Ukrainian forces struck at pro-Russian separatist bases in eastern regions with air and artillery strikes on Tuesday after President Petro Poroshenko announced he would not renew a ceasefire but go on the offensive to rid Ukraine of "parasites".
Within hours of Poroshenko's early morning announcement, the military went into action against rebel bases and checkpoints in the east which has been in separatist ferment since April.
Saying Ukrainian forces had launched attacks "from the air and land", the defence ministry said: "The terrorists' plan to significantly escalate armed confrontation has been disrupted and the threat of losses to the civilian population and service personnel has been liquidated."
There was no immediate word on casualties.
Poroshenko, who accuses Russia of fanning the conflict and allowing fighters and equipment to cross the border to support the rebels, turned his back on another renewal of a 10-day unilateral ceasefire after four-way telephone talks involving the German and French leaders and Russia's Vladimir Putin.
Showing impatience at what he had heard from Putin, Poroshenko said in his early morning statement that Ukraine had not seen "concrete steps for de-escalating the situation, including strengthening controls on the border."
In Moscow, the foreign ministry hinted that the United States stood behind Poroshenko's decision not to extend the ceasefire.
"There is an impression that the change in Kiev's position ... could not have come about without influence from abroad, despite the position of leading EU member states," it said in a statement.
Separately, the speaker of Russia's lower house of parliament called for a new ceasefire. "We think that without a truce, without the start of dialogue, it is simply impossible to restore peace, justice and law and order in Ukraine," Sergei Naryshkin, an ally of Putin, was quoted as saying.
Poroshenko, just over three weeks in office, is also facing rising anger at home and from the new political establishment over military losses. He is under pressure to switch to more forceful action against the rebels after a ceasefire which many say was used by the rebels to regroup and rearm.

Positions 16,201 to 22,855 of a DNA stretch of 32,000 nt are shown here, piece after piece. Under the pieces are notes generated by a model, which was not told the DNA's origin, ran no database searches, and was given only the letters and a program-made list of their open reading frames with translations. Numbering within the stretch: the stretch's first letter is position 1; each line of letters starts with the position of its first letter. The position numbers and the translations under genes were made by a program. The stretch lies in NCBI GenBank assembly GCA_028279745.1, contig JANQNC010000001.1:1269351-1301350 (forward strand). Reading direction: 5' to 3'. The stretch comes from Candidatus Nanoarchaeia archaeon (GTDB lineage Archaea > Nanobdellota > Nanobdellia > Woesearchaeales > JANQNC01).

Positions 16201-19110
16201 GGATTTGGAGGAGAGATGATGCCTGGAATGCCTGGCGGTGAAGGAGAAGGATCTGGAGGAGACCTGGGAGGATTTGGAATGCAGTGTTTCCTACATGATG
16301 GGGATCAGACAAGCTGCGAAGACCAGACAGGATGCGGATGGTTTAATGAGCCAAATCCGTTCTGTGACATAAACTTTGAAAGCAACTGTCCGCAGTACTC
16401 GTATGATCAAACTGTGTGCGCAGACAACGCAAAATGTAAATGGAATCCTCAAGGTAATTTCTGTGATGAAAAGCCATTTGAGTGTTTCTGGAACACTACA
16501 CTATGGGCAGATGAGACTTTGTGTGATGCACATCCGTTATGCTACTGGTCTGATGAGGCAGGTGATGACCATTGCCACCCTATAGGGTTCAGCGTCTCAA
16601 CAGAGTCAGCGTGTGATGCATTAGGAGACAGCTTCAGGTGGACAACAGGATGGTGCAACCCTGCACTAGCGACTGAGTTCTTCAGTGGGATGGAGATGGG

A statement tweeted by the Ukrainian foreign ministry on Monday night said 27 Ukrainian servicemen had been killed and 69 wounded since the ceasefire began on June 20.
"DIRT AND PARASITES"
Poroshenko, announcing the military would now act to answer the "terrorists, militants and marauders", accused the rebels of failing to keep to the truce or follow a peace plan he had outlined. Later on his Facebook page, the 48-year-old leader warned the future would be difficult, adding: "we must be united, because we are fighting to free our land from dirt and parasites."
"After the president's speech, the ATO (Anti-Terrorist Operation) went into action. We opened artillery fire, carried out air strikes at the strategic points of the terrorists and places where they are concentrated," military spokesman Oleksiy Dmytrashkovsky said.
Rebels had fired on an SU-25 attack aircraft, damaging it, but the plane had manage to land safely at its air base, he said. He denied a rebel report that a military helicopter had been brought down. One Ukrainian serviceman had been killed and 17 wounded in the past 24 hours in rebel attacks on Ukrainian posts, Dmytrashkovsky said.
Poroshenko said he was willing to return to a ceasefire "at any moment" if it became clear that all sides were ready to carry out all aspects of the peace plan, including the freeing of hostages and creating effective border controls.
Poroshenko had extended a government ceasefire last week until 10 p.m. (1900 GMT) on Monday to allow for peace talks with a contact group involving separatist leaders, a former Ukrainian president, a senior representative of the OSCE rights and security body and Moscow's ambassador to Kiev.
"The unique chance to implement the peace plan was not realised. It happened because of the criminal actions of the militants. They publicly declared their unwillingness to support the peace plan as a whole and in particular the ceasefire," Poroshenko said.
Pro-Russian separatism erupted in Ukraine's east in April after street protests in Kiev toppled a Moscow-backed president, Viktor Yanukovich, after he had walked away from a free trade deal with the European Union that would shift Ukraine westwards.
Russia subsequently annexed Crimea and separatist rebels in Ukraine's Russian-speaking east seized buildings and strategic points, declaring "people's republics" and saying they wanted union with Russia.
Poroshenko last Friday signed the EU deal which Yanukovich baulked at in defiance of threats by Russia to carry out retaliatory trade action.
Moscow could face more penalties from the EU on top of existing asset freezes and visa bans unless pro-Russian rebels act to wind down the crisis in the Ukraine's Donetsk and Luhansk provinces.
EU leaders said on Friday they were ready to meet again at any time to adopt more sanctions on Russia. Diplomats said they could target new people and companies with asset freezes as early as next week. More than 60 names are already on the list.
Although it has drawn up a list of hard-hitting economic sanctions, the EU is still hesitating over deploying them because of fears among some member states of antagonising Russia, their major energy supplier.